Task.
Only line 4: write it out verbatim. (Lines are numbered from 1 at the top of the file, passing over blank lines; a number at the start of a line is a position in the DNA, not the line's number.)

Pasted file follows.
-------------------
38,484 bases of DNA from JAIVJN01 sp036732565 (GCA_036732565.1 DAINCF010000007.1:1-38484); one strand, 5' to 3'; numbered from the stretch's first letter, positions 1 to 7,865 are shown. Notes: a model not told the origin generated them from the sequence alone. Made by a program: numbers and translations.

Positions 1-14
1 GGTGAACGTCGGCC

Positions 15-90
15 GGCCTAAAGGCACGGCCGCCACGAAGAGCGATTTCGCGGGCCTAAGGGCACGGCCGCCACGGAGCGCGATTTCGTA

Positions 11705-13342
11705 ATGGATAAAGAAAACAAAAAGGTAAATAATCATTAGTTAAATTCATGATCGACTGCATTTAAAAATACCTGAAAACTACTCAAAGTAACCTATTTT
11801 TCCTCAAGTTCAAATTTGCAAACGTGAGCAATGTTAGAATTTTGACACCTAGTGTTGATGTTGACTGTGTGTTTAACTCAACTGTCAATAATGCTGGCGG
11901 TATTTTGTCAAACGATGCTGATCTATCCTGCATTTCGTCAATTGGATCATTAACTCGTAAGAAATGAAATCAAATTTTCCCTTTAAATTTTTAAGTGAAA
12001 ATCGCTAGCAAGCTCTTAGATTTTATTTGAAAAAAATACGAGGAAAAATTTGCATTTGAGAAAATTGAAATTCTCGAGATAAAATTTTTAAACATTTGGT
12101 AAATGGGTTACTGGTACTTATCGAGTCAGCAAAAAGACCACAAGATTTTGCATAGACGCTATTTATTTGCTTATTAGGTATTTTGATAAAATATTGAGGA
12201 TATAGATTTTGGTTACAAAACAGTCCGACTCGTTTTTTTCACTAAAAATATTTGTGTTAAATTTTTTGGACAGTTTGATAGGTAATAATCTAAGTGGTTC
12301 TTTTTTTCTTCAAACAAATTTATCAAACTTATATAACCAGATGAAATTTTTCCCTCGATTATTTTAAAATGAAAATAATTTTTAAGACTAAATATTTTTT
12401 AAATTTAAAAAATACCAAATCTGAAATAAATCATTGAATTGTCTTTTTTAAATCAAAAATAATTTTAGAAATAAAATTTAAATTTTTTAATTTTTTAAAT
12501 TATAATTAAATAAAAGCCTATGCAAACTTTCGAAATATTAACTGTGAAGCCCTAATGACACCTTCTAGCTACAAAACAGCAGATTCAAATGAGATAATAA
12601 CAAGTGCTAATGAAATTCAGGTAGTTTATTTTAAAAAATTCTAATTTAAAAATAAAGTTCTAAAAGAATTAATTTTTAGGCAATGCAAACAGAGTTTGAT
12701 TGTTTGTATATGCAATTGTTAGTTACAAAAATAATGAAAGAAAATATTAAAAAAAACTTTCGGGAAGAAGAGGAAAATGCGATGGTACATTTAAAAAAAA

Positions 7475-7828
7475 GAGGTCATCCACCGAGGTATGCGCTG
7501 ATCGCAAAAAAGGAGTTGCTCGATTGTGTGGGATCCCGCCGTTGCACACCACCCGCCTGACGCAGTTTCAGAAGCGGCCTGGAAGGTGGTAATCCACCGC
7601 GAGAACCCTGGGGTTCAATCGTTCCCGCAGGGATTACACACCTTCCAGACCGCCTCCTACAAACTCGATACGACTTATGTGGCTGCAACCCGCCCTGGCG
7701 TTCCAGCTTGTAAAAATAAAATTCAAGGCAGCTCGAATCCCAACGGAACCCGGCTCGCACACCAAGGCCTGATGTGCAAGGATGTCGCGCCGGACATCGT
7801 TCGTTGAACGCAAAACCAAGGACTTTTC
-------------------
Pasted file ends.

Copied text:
Positions 15-90